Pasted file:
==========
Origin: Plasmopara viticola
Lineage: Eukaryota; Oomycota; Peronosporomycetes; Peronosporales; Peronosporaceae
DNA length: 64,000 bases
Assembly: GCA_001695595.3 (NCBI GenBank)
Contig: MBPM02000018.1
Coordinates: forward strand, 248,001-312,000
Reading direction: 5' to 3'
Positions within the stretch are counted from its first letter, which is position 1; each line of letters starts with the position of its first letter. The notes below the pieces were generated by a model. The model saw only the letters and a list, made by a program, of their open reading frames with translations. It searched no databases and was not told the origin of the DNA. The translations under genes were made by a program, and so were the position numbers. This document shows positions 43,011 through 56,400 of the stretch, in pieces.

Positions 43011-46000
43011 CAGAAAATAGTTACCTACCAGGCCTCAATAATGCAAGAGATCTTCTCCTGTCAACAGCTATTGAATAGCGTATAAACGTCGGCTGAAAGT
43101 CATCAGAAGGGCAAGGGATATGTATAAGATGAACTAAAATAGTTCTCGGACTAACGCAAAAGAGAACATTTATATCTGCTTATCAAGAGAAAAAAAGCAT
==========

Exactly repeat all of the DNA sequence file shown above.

Origin: Plasmopara viticola
Lineage: Eukaryota; Oomycota; Peronosporomycetes; Peronosporales; Peronosporaceae
DNA length: 64,000 bases
Assembly: GCA_001695595.3 (NCBI GenBank)
Contig: MBPM02000018.1
Coordinates: forward strand, 248,001-312,000
Reading direction: 5' to 3'
Positions within the stretch are counted from its first letter, which is position 1; each line of letters starts with the position of its first letter. The notes below the pieces were generated by a model. The model saw only the letters and a list, made by a program, of their open reading frames with translations. It searched no databases and was not told the origin of the DNA. The translations under genes were made by a program, and so were the position numbers. This document shows positions 43,011 through 56,400 of the stretch, in pieces.

Positions 43011-46000
43011 CAGAAAATAGTTACCTACCAGGCCTCAATAATGCAAGAGATCTTCTCCTGTCAACAGCTATTGAATAGCGTATAAACGTCGGCTGAAAGT
43101 CATCAGAAGGGCAAGGGATATGTATAAGATGAACTAAAATAGTTCTCGGACTAACGCAAAAGAGAACATTTATATCTGCTTATCAAGAGAAAAAAAGCAT